The Gauldrons is the last member of the Remarkable Regional Malts series, which includes other blended malts like Big Peat, Scallywag, The Epicurean… The only region missing was Campbeltown and given the limited amount of active distilleries in the region, this expression should be based around Springbank and Glen Scotia whisky.
The Gauldrons name comes from the sandy coves on Campbeltown’s west shores and literally means bay of storms. It refers to the local legend of King Robert the Bruce, who was defeated by his enemies but was inspired to carry on fighting by a spider building his web in this bay.
The Gauldrons (46,2%, Douglas Laing 2017, Small Batch #01)
Nose: starts on cooked grains, yellow apples as well as some dry, dusty / sandy notes. It’s maritime, oily and fairly full-bodied, with a gentle peaty note, but ithere’s also a sweetness to it and seems to miss some of the Springbank austerity. More Glen Scotia in there perhaps.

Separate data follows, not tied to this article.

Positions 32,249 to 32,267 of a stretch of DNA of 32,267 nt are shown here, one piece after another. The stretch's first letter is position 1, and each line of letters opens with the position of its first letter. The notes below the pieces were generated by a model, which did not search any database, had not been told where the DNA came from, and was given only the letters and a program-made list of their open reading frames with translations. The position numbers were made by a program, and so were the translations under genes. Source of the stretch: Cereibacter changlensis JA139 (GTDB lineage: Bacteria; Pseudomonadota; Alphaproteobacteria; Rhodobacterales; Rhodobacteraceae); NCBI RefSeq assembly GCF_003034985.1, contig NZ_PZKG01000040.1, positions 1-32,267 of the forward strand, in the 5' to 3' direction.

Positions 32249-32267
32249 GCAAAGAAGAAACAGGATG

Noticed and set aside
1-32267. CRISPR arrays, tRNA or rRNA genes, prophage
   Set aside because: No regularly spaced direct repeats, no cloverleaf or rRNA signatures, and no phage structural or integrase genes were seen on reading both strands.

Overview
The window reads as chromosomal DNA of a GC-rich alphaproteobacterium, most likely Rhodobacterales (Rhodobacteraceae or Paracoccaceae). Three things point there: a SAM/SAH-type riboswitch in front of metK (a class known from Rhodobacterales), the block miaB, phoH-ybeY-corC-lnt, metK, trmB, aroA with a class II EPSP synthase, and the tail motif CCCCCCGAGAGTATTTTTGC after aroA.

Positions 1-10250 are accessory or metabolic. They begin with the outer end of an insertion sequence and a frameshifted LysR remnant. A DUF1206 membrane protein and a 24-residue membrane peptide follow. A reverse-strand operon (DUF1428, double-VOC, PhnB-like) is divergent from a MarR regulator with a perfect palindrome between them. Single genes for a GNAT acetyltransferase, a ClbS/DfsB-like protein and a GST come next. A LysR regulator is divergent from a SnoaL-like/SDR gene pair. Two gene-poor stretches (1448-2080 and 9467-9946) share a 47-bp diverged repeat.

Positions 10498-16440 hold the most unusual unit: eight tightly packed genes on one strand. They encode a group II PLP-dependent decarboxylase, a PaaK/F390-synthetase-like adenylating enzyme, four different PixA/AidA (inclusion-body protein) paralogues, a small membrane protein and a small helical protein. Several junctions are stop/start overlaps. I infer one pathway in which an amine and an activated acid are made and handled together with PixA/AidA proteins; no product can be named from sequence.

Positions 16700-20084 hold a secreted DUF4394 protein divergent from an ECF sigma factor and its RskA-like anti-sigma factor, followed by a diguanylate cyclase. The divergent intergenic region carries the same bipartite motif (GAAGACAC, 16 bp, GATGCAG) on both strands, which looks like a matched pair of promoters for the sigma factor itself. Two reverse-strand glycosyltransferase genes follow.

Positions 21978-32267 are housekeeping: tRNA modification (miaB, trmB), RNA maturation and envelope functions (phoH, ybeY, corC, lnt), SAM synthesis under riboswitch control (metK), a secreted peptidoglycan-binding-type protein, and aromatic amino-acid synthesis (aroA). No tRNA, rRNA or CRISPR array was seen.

Mouth: again quite oily, with salty dough, pepper and light smoke. Earthy notes, rounded by some honey. Some youngish fruity notes (banana, pear). Tequila. Hints of nutmeg. Becomes spicier and grainier over time.
Finish: medium, with some peppery heat and salty peat.
Probably a fairly ‘minimal’ vatting and a good marriage of flavours. Campbeltown whiskies generally have heaps of character, making this one of the better expressions in the series in my opinion. Around € 55 from The Whisky Exchange for instance.